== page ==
I don’t have the script of Manto before me and therefore it is impossible to ascertain as to how much the film is on his lines, but it can be said that the film remains chained to the typical Bollywood film formula.

It was not a great success on box office but claimed accolade from critics. It earned Fil Fare award of the year.

In Pakistan also in 1961 a film called Mirza Ghalib was made in which Noor Jahan played Chaudhwin Begum and Lala Sudheer played Ghalib. It was a disaster at the box office and proved to be the last film of Noor Jahan as heroin.

However, this film does give us a gem in the form of a ghazal sung by Noorjahan, and which will continue “illuminating the world by the flash of the wine glass” (This is a part of a line of the ghazal)

Listen to this superb ghazal sung superbly by Noor Jahan.

میرے سامنے منٹو کا اصل سکرپٹ نہیں ہے، اس لیے یہ نہیں کہا جا سکتا کہ منٹو کے سکرپٹ کو سکرین تک پہنچتے پہنچتے کن کن پلوں کے نیچے سے گزرنا پڑا لیکن جو فلم اپنی حتمی شکل میں سامنے آتی ہے، اسے دیکھتے ہوئے کہا جا سکتا ہے کہ یہ تجربہ بالی وڈ کی عام فارمولا فلموں سے کچھ زیادہ اوپر اٹھنے میں کامیاب نہیں ہو سکا۔

فلم باکس آفس پر بھی اوسط کارکردگی کا مظاہرہ ہی کر سکی، البتہ اسے ناقدین نے خوب سراہا اور یہ اُس سال کا فلم فیئر ایوارڈ حاصل کرنے میں بھی کامیاب ہو گئی۔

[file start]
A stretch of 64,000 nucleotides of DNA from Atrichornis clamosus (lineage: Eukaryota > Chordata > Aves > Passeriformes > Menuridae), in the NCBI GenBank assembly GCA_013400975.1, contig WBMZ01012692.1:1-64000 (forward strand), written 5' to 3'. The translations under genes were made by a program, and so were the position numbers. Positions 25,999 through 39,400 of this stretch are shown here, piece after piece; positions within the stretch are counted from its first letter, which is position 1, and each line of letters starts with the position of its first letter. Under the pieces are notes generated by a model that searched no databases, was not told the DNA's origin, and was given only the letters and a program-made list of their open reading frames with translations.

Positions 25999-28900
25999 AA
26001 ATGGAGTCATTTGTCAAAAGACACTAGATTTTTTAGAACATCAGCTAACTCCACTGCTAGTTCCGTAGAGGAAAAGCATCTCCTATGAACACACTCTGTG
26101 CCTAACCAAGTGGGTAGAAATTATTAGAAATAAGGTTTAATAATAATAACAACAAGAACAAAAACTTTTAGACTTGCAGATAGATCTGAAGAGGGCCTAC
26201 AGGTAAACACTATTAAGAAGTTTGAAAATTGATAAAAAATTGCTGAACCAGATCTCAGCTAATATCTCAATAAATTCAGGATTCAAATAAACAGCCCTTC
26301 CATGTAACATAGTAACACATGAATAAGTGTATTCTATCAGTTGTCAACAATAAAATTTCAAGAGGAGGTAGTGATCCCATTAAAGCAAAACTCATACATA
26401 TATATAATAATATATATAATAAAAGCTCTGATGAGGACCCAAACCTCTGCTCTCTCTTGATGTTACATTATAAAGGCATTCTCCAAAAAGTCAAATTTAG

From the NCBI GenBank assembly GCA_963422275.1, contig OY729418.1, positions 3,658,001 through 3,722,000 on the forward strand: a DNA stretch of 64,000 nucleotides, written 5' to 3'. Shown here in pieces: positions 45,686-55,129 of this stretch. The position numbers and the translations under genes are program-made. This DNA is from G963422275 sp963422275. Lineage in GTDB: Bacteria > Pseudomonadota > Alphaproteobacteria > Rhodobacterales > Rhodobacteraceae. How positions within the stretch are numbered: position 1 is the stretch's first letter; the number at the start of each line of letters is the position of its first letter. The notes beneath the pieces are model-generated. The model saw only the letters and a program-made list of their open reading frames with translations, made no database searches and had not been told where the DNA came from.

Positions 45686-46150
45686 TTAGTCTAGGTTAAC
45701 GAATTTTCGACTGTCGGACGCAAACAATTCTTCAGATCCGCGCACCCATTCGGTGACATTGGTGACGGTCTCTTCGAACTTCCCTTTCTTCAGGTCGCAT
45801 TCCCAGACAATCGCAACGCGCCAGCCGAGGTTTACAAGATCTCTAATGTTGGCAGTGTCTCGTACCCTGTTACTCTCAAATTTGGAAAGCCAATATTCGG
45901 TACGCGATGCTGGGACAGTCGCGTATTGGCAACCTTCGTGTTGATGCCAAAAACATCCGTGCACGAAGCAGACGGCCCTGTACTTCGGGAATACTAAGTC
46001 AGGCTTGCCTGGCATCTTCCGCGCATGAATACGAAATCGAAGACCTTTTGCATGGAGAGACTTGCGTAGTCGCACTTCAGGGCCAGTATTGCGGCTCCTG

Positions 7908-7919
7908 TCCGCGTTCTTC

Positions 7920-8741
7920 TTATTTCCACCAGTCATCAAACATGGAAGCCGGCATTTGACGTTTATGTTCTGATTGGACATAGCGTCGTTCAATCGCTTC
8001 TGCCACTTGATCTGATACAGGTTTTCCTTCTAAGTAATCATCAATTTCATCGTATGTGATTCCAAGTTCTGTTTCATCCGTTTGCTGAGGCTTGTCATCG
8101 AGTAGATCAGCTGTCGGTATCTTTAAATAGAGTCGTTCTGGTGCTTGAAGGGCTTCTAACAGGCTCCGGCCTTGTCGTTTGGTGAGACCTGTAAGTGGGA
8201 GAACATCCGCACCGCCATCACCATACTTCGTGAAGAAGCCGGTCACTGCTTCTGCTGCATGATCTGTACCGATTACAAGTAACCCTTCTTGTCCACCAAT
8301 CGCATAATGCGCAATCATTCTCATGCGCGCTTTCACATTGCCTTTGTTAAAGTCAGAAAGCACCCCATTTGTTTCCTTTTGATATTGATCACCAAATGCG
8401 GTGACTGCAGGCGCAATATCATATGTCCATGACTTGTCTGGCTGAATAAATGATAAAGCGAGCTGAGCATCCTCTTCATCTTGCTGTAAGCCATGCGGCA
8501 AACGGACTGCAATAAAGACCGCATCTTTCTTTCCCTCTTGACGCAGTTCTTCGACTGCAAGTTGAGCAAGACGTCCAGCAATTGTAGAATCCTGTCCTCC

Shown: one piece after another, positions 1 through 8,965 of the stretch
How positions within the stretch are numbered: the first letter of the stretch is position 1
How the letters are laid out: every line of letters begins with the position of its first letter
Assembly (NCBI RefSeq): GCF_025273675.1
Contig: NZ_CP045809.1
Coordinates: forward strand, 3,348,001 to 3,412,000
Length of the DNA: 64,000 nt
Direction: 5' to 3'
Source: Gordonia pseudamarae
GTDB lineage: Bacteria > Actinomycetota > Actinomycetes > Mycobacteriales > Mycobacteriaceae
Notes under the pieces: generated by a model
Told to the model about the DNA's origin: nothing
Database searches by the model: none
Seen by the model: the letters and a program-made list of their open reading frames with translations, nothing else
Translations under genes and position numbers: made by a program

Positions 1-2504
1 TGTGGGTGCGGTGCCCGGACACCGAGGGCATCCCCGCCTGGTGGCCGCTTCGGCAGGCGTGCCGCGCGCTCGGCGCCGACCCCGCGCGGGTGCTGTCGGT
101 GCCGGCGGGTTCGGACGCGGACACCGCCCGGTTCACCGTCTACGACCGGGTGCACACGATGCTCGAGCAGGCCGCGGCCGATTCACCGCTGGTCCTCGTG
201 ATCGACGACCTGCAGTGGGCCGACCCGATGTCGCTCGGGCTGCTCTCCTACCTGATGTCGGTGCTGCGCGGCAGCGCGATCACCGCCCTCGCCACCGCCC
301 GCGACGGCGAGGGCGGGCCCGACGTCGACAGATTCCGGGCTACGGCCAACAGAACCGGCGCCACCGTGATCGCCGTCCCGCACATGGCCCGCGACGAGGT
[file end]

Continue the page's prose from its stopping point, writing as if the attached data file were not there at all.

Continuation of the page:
اس فلم کی فنی کامیابی کو دیکھتے ہوئے 1961 میں پاکستان میں بھی مرزا غالب ہی کے نام سے ایک فلم بنائی گئی۔ اس فلم میں لالہ سدھیر نے غالب کا، جب کہ نور جہاں نے چودھویں بیگم کا کردار ادا کیا۔ یہ فلم اتنی بری طرح سے پِٹ گئی کہ نور جہاں کے بطور ہیروئن کریئر کے تابوت میں آخری کیل ثابت ہوئی۔

البتہ اس فلم کی ایک سوغات آج بھی زندہ ہے، تصدیق حسین کی موسیقی میں نور جہاں نے ایک غزل ایسی گا دی جو جوشِ قدح سے بزم کو ہمیشہ چراغاں کرتی رہے گی۔


Posted by on February 18, 2017 in Uncategorized





Posted by on December 11, 2016 in Uncategorized


Edge of Nothing

I am nothing you are nothing every thing is nothing.


at the edge of nothing and beyond nothing
i found even more nothing
it is this nothing that holds the stars in their places
the same nothing that is between each cell in my body

that space where nothing exists where nothing is extinguished
that space of uncreating creation that space of indestructibility

the nothing that is in the span between sound and silence
that which is in the pause between the answer and another question

the space slightly above my skin
and that slightly below my skin
filled with the power of zero
expanding in opposite directions
to two different worlds
voids that feel familiar

the space between each eyelash
where dreams are trapped
and they mingle with tears
and it is in that space within the teardrop that i am
each time i cried that you made me feel like nothing
i now thank you immensely
from the…

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Posted by on November 3, 2016 in Uncategorized